To effectively improve conversions for your business, you need to understand consumer psychology.

If you understand your prospects' biases and tendencies, and you know the thoughts and emotions that they experience when they move through your sales funnel or when they're exposed to your marketing materials, you will be able to craft a strategy that accounts for those factors in order to generate more business.

The scarcity bias is one of the most important consumer biases to understand when trying to improve conversions.

The human brain has been conditioned to protect and covet resources that may disappear. Obviously, such behavior benefited our primitive ancestors, who weren't living with the level of abundance we have now. Preserving their limited resources made the difference between life and death.

Fortunately for businesses, this impulse to acquire what is scarce is wired deep into the oldest part of our brain, alongside our other survival instincts. Anything that is scarce or is threatened with being taken away immediately becomes more valuable in your prospects' eyes.

For decades, companies have exploited the bias toward scarcity to increase sales. But that doesn't mean it's not still effective. In fact, it might actually be more effective now than ever before.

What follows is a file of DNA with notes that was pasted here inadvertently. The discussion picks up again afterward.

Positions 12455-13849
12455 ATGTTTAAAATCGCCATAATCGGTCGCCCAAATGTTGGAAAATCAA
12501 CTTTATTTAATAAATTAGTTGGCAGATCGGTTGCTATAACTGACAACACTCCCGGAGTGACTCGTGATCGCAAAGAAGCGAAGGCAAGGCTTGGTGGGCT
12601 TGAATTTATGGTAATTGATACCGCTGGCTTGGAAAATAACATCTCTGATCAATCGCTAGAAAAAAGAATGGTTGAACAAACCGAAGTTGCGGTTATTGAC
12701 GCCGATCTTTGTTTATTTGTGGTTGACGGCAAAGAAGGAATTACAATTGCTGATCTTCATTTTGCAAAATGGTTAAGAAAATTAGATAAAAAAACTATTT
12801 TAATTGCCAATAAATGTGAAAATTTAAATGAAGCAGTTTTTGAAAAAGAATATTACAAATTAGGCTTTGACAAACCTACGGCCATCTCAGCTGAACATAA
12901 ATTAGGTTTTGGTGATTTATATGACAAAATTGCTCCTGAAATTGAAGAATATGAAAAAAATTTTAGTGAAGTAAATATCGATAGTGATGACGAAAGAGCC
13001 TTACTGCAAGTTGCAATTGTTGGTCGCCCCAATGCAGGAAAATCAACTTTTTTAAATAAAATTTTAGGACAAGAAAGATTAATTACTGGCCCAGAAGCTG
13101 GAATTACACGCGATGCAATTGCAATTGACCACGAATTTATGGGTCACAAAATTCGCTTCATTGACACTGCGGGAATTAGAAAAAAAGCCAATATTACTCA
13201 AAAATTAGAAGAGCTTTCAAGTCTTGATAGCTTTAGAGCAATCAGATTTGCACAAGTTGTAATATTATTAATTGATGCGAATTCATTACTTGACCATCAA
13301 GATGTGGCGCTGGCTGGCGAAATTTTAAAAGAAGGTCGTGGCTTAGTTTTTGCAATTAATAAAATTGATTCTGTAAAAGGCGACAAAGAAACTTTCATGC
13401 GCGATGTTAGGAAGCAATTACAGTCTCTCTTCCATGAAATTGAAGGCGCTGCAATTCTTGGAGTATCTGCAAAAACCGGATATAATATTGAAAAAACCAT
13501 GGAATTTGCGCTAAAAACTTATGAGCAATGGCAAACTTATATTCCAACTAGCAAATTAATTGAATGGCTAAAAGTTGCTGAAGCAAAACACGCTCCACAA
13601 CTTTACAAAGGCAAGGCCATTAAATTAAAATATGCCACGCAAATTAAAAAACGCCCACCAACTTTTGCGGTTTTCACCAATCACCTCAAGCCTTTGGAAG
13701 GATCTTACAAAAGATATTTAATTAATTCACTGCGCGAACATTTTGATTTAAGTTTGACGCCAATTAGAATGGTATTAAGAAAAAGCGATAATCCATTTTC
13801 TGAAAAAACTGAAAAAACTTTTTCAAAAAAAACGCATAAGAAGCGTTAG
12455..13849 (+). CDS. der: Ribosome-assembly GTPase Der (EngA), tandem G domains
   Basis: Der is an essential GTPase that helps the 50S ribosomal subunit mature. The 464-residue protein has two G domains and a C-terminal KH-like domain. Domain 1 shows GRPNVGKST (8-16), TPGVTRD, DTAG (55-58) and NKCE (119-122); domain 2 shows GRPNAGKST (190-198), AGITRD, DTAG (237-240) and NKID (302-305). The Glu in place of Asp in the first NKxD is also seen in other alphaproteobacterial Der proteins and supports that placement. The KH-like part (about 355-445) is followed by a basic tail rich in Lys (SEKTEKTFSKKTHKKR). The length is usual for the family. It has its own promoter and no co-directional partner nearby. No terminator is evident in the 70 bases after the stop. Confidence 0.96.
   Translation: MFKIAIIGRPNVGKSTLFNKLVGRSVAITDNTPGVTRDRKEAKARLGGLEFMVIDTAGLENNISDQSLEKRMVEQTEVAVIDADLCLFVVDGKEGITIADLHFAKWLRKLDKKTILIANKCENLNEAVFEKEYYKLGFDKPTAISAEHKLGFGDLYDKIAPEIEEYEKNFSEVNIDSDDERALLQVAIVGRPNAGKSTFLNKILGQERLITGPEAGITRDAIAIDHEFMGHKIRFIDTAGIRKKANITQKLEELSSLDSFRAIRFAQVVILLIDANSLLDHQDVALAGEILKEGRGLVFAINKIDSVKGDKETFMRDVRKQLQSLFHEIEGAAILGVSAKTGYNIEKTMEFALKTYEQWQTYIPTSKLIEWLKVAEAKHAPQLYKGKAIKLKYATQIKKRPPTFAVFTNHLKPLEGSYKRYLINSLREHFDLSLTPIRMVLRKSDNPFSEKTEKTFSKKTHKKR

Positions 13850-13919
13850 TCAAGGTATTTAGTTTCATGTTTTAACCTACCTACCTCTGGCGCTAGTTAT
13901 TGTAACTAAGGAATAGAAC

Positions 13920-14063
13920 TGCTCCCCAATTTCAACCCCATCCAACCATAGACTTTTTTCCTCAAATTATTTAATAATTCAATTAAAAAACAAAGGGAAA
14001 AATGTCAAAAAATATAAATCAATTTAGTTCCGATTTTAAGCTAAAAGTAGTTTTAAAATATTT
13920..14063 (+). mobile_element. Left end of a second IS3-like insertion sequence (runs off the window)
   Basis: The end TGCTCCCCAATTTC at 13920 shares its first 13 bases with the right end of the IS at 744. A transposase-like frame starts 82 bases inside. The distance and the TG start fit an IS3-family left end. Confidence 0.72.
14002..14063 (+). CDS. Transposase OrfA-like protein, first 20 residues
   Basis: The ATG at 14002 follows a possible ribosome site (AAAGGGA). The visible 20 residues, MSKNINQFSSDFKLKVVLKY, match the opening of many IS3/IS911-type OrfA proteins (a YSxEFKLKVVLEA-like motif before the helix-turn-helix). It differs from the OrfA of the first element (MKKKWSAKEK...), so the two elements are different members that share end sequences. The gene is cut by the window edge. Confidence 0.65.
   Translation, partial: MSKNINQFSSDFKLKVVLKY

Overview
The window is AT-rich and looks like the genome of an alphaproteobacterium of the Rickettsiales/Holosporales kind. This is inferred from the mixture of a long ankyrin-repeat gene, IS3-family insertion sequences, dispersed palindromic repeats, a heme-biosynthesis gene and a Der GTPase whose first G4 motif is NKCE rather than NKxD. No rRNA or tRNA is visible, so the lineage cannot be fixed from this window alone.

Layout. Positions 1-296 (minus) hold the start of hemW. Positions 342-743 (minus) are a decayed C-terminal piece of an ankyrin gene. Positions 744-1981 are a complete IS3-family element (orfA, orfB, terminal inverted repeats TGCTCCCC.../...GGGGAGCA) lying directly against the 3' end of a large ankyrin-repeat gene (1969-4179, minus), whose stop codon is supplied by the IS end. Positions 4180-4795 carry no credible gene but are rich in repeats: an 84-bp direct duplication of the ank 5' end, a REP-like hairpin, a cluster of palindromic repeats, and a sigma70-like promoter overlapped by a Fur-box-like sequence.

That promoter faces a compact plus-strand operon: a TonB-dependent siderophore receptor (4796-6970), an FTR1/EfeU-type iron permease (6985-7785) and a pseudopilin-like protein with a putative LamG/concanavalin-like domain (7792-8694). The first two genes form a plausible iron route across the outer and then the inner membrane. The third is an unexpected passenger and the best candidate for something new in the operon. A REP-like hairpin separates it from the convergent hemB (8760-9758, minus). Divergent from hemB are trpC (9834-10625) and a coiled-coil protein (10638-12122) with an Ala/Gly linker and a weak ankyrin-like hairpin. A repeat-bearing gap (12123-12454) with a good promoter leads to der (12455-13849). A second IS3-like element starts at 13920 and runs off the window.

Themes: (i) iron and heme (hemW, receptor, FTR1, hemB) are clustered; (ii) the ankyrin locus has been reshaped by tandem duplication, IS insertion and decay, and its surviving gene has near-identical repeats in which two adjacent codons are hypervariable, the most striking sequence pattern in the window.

Here are four ideas for how to implement the scarcity bias in your favor.

1. Create "open" and "closed" periods for ongoing offers

If your company has a product or service with ongoing enrollment, like an online course where people pay to access the material, chances are once you launch the course you just keep your landing page open to new students. After all, you don't want to turn down any business if someone comes to your site ready to buy.

However, by keeping the course open, you don't introduce the "threat" of scarcity, and you're probably hurting your conversions as a result.

When people come to the site and sees that they can enroll at any time, there's no pressure for them to sign up. After all, the course will always be there tomorrow, so there's no harm in waiting another day.

If you switch to an open-then-closed enrollment cycle, however, your prospects now have a serious choice to make. If they don't sign up now, they have to wait until the next time you open the course. This approach plays on the scarcity bias because you are taking away their potential for accessing the information in the course, and they will feel compelled to protect this access—which means making a purchase.

For the people who first find out about you when the course is closed, simply set up an email form to contact them when the course is open again. This way, you won't lose those prospects.

If you want to drive up demand for your course with them even further, you can offer them a sample of the material as both a teaser for what's to come and also as a way to make having to wait more tolerable.

2. Create limited production runs

Most companies think they will maximize profits by creating as many products as they need to satisfy every possible customer. However, if you go the opposite route and instead create a predetermined, limited number of items, you instantly drive up the demand by having applied the scarcity bias.